I've told most of my classes that next weekend is my last. The response has been more... emotional than I had thought it would be. My TB 3As vehemently protested and flat-out said they didn't want to have another teacher and asked what would make me stay. My EF 5s were in shock and asked if I was serious. My HF Starters asked Lily if I meant I was going on vacation but coming back. It broke my heart seeing them confused and sad. My Early Learners don't know, nor do my HF 1As. I don't think there'll be much of a reaction from the ELs, due to their age, and not sure how the HF 1As will react. I've only just inherited them from Nick (6 weeks ago), so it might be an easier transition for them.
The really sad part is that within 2-3 classes of me being gone, they might remember me in name but they'll have a new attachment to the new teacher (or whoever takes over that particular class). It was the same for me when I took over Nick's classes, Michelle's Market Leader and Joe's Early Learners. Nick's HF 1As remember his name, but their attachment is to me. That's just the name of the ESL game. There are a few things I can claim to have done: Leo in my HF Starter class is writing now, Leo in my Early Learner class is addicted to saying "See you later!", and Sally in HF 1A is smiling - often and without reservation.
On the plus side, I've gotten tonnes of great pictures of my kiddie classes (up on Flickr). I can't stop looking at them. They just make me smile something fierce. They're such great kids, and teaching and entertaining them has been an enormous pleasure for me. As much as I love and miss people back home, I can't lie: I wouldn't trade this experience for anything. It's amazing how much saying "This is a short pencil, yes?" (pointing at an elephant) and receiving a boisterous and joyous "Noooo! It's a big elephant!" can make one's day. I don't think I'll find a job that can so easily keep me in high spirits, but we'll see.
Something I keep forgetting to mention is this: during Spring Festival, one of the teachers from one of the other English schools in Tangshan committed suicide. Not in a quiet kind of way either. It was quite sad, and hit the teachers at EF in a very personal way. I didn't know her, so I have to admit to not having much in the way of feelings about it. It was sad and shocking, but more in a "Wow... that shit's crazy" sort of way. Again, I'd never met her and had only hung out with her co-workers once or twice at Wu Huan or Han Li (bars).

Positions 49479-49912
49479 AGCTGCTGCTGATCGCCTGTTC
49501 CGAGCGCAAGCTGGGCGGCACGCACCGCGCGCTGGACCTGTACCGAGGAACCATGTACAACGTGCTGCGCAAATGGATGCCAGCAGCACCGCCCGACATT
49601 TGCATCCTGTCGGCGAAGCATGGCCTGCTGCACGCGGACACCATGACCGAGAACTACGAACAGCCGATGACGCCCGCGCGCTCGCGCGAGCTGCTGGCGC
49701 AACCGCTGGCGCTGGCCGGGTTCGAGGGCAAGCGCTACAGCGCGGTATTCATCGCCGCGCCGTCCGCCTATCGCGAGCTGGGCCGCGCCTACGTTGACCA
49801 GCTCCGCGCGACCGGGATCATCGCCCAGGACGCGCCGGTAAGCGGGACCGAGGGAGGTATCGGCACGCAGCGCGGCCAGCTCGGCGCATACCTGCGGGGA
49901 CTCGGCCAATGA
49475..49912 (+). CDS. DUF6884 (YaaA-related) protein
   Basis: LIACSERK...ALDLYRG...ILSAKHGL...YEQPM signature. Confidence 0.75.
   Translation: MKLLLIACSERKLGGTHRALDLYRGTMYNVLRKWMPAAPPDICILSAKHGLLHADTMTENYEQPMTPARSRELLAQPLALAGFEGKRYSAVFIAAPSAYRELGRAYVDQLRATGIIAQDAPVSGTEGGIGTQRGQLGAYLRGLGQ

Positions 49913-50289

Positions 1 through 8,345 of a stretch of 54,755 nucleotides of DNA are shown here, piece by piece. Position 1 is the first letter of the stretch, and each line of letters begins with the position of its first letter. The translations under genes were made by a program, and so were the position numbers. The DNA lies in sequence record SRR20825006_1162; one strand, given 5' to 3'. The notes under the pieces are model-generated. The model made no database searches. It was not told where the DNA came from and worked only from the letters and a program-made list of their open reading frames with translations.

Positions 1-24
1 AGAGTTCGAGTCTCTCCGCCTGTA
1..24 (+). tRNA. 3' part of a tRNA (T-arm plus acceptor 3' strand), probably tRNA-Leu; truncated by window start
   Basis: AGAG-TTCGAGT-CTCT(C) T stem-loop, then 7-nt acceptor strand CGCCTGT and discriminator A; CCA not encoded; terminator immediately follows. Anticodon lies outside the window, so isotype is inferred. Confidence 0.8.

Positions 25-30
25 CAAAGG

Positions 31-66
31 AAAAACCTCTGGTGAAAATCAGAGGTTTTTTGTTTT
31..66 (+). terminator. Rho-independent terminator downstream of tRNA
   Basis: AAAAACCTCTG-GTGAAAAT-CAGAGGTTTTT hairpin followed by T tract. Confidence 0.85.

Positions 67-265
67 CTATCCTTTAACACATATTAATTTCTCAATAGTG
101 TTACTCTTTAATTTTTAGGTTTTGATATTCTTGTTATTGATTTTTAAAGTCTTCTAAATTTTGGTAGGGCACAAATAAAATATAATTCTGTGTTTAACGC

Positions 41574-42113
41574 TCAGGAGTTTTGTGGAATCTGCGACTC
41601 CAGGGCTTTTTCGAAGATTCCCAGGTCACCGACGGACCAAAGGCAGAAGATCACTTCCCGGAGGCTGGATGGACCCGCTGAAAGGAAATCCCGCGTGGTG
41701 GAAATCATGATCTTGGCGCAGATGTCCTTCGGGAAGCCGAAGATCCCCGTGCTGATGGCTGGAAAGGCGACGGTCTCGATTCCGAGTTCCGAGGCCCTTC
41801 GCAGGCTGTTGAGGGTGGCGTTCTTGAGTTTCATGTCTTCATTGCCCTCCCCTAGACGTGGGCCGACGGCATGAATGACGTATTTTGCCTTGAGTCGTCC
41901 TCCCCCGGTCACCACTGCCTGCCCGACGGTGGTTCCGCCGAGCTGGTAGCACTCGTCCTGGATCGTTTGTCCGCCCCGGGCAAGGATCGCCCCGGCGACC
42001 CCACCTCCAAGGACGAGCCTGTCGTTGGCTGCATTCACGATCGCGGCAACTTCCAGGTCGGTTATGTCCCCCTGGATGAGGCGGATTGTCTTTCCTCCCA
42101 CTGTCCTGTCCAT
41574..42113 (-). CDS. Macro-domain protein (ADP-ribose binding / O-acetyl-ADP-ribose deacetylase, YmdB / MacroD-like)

In other news, we have a new teacher - my replacement, I suppose, though also Nick's. She's from the Philippines, and seems nice enough. She arrived on Friday and was doing observations all weekend. She watched my TB 2C class this afternoon. Hard to tell what she thought of their ummm... disability. I think she'll do alright. There's always a serious period of adjustment, and a massive learning curve. Hell, thinking of how I was teaching last summer makes me cringe. I'd never do now half of what I did then. It's like Joe said: "Teach the class, but plan the course." Hard to see the forest for all the trees in the beginning.
I had a great 1-on-1 Chinese lesson with Claire on Thursday. She was unrelenting, and didn't cut me any slack. I wanted to learn proper questions/answers dialogues for travel, so we did a train station scenario and I learned a lot that will help me immensely in the next two weeks. When I would have said "Wo yao yi piao qu Xi'an" I now know to say "Wo xiang mai yi zhang cong Tangshan dao Xi'an de piao", and how to ask for times and departures, and words for hard seats, soft seats and sleepers as well as times of day and other such things. Also, things like how to tell what they're doing that doesn't affect me: "Hao, rang wo kan yi xia... You ming tian xia wu xing ma?" (Okay, let me look. We have one for tomorrow in the afternoon (is that alright?)) "Keyi" (Works for me) or "Bu xing, tai wan le" (No good, it's too late). Etc. Just feels empowering to use the language properly, and use it outside of the boundaries of lessons. I had a good conversation with a taxi driver the other day, and today I answered a few parents' questions in Chinese. "Ta ting dong!" (He understands!) It's all the little things, I guess.
It was Lily's birthday last week, so I gave her a be-lated present: one of my hacky-sacks I'd bought in Canada. I think she's liable to pet it more than use it, but she was happy. They don't really have hacky-"sacks" here. They have... well, like modified badminton shuttle-cocks (image).
There are just so many things I'm going to miss. As much as seeing Roger and Kelly in the mornings made Distrust bearable, very little can compare to six chipper assistants greeting you when you walk in still half-asleep, followed by a class full of wee'uns shouting out "Good morning, Teacher!". The planning can be rough at times, but overall it's not a hard job. I never really thought I'd be all that great at it, and hell I guess there's no saying I am, though I'd like to think so. I'm not much of a people person, but I'm certainly coming back to Canada much different than I was with. The biggest change has been in how I think of myself. I've generally been more or less satisfied with who I was, but now I'm happy with it. You can't buy that kind of feeling. Who can say what 7,000 kms and 6 weeks wandering around the rest of China will do to/for me?
10 days left, and only 6 of them are working days.